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‘Schmaltz’ Makes the Man

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Anthony Rose never particularly wanted to write a cookbook. As the chef and co-owner of six restaurants in Toronto—including the nouveau delicatessen Rose and Sons, the Middle East-meets-Eastern Europe mashup eatery Fat Pasha, and the smoked fish shop Schmaltz Appetizing—he already had plenty to keep him busy. But as with many sought-after chefs today, a book deal came to him. He agreed but only if, like Sinatra, he could “do it my way.” In other words, this would not be an average “dump and stir” cookbook. Instead, like his restaurants and overall vibe as a human, it would be funny, edgy, a bit hectic, and deeply personal.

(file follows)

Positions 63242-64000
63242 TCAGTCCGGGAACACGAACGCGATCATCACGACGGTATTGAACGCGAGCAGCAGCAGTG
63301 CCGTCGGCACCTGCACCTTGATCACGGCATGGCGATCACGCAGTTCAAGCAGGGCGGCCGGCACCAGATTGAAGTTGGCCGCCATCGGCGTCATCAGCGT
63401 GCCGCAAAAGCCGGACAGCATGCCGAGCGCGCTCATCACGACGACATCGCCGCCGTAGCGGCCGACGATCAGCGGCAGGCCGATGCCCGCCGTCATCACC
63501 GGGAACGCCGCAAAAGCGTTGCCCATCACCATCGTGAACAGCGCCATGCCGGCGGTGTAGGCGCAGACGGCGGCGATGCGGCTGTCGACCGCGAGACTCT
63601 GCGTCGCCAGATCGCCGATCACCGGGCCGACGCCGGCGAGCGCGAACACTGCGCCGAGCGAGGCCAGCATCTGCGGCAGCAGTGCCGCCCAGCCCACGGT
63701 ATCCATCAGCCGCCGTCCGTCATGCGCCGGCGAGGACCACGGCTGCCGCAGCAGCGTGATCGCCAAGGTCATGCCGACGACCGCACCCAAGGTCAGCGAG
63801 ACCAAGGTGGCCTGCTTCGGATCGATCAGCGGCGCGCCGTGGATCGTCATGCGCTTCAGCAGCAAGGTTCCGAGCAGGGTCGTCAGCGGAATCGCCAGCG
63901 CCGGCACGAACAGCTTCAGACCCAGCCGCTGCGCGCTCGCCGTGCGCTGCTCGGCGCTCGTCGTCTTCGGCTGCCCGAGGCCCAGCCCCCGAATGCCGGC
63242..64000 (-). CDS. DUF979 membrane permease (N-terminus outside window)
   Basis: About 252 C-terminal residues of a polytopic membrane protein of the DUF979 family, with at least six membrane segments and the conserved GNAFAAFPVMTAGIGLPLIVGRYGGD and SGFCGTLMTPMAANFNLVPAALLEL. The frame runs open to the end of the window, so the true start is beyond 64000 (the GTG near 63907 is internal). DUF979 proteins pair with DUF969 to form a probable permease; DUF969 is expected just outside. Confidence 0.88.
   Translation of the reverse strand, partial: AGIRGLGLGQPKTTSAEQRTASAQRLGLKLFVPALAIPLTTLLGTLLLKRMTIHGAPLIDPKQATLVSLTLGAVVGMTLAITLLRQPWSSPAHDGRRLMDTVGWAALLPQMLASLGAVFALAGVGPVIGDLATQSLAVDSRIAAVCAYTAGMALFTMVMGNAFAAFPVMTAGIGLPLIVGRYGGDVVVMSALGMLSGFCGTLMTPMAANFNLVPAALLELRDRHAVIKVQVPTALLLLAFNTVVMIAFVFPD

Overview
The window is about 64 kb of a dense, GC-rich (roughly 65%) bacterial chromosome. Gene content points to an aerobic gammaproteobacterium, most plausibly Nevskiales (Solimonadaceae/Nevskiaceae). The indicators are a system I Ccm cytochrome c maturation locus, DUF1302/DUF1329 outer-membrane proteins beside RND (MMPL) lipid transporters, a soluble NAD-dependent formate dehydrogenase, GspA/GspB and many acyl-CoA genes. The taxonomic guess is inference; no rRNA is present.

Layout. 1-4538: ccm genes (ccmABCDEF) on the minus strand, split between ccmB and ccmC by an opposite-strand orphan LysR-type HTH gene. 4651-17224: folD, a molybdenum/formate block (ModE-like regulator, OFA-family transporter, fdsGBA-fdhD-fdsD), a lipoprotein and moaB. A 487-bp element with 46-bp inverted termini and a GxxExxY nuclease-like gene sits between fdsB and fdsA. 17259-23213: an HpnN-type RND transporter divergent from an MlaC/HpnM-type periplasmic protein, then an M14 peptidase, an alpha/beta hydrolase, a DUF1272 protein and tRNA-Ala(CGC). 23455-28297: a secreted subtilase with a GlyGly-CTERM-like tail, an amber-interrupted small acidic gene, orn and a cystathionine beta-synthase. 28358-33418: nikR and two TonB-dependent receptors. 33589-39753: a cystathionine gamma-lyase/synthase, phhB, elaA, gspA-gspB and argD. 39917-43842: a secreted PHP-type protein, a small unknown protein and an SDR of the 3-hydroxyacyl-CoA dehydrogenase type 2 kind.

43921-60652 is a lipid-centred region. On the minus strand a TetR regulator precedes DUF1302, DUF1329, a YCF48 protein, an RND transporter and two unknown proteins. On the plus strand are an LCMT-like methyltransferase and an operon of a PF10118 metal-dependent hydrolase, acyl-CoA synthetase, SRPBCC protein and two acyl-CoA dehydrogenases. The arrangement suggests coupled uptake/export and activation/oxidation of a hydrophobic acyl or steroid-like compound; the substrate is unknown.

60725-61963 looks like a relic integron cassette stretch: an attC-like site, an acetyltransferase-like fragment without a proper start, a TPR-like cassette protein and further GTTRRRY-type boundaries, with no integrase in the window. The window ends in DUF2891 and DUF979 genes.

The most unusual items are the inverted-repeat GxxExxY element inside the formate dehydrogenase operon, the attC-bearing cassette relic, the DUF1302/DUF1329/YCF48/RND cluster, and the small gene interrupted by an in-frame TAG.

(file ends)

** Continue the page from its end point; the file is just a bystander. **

The resulting book, The Last Schmaltz: A Very Serious Cookbook, was published this month by Random House’s Appetite imprint. The recipes are pulled from Rose’s childhood, from his restaurants, and from his past two decades spent immersed in the culinary world. The chapters are interspersed with essays by Canadian food writer Chris Johns, who captures both the quirky kitsch and familial warmth exuded at Rose’s restaurants. Rose’s recipe introductions, meanwhile, are cheeky and off the cuff. “No one really likes Manischewitz, except for the kids who drink it as their first taste of alcohol,” he writes before a recipe for Manischewitz vermouth, which is flavored with sumac, peppercorns, juniper berries, and wormwood.

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